HOMER Software Plays Key Analytical Role in Economics of Load Defection Report

The HOMER hybrid renewable energy economic optimization model is showing its power in a new way – by driving the analysis behind the ground-breaking report, “The Economics of Load Defection: How Grid-Connected Solar-plus-Battery Systems Will Compete with Traditional Electric Service, Why It Matters, and Possible Paths Forward,” which was released today by the Rocky Mountain Institute and co-authored by HOMER Energy LLC and others.

The report is a follow-up to the early 2014 The Economics of Grid Defection report, which first analyzed the economic potential for grid defection. The “grid defection report” was widely cited as the first systematic analysis of one of the challenges facing the utility industry today and into the future. The HOMER model was key to both these reports, demonstrating the value of this unique piece of software to the future of energy.

“While the solar-plus-storage systems analyzed in the new report have been technically feasible for decades, understanding the economics of what works in a particular location under a particular set of conditions requires analysis of hundreds or thousands of possible configurations,” said Peter Lilienthal PhD, CEO of HOMER Energy. “That’s why I created HOMER, to make this possible.”

Adding storage and the right inverter to a commercial or residential solar photovoltaic system can create a “smart solar” system – one that can meet some or most of its own needs. Whereas the previous report focused on systems that would permanently “defect” from the grid, the recent analysis looks at systems where the grid would be used only when either the load is particularly high, prices are particularly low, the solar resource is particularly poor, or some combination of these two.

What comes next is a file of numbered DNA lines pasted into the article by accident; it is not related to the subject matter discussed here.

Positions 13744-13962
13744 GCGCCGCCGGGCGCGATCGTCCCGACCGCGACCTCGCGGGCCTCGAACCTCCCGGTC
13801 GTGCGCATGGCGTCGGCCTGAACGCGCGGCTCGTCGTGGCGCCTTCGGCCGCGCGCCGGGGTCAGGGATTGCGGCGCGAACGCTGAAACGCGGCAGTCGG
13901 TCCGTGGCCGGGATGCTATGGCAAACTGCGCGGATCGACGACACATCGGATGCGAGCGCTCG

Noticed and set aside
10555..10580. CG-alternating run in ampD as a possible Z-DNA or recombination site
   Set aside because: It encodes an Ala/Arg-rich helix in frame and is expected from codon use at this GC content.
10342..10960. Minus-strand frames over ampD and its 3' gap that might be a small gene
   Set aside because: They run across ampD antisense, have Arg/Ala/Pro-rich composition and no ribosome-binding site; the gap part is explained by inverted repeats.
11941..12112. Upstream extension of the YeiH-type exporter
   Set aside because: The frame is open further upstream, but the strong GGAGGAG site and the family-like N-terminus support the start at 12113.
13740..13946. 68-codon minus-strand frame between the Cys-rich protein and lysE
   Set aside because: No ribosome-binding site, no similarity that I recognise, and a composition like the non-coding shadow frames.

HOMER, which stands for Hybrid Optimization of Multiple Energy Resources, is a decision analysis model originally created by Dr. Lilienthal while he was a Senior Economist at the National Renewable Energy Laboratory. Dr. Lilienthal obtained the commercial rights to HOMER in 2009, and began modifying it to meet the needs of the future energy market – both grid-connected and disconnected (“islanded”) microgrids – energy systems that can stand on their own, either some or all of the time.

HOMER is unique in combining the sophisticated engineering required to simulate a complex electrical system for an entire year with an economic optimization algorithm. This allows HOMER to make choices about how to most economically meet the electricity needs of the application being considered at each moment of the year. It then allows easy tabular and graphical comparison of what the least-cost system is under a range of conditions. HOMER Energy released a major update to HOMER – HOMER Pro – in November 2014, and since then they have updated its grid capabilities.

As the new report makes clear, solar-plus-battery systems will be a growing part of the energy landscape, but exactly what role they will play, and at what rate they will be accepted, remains to be seen. As conditions change, and pricing and regulatory systems adapt, HOMER will continue to play a role helping stakeholders analyze their options.

“The grid may evolve in many different ways,” said Dr. Lilienthal, “And HOMER Energy is ready to help stakeholders understand their options in a changing landscape. After decades of focus in remote microgrids for isolated utilities and communities, HOMER now has value to virtually every player in the growing market of grid-connected solar-plus-storage. Utilities, municipalities, and electricity users have an opportunity to rethink our entire system, and HOMER can help substantially.”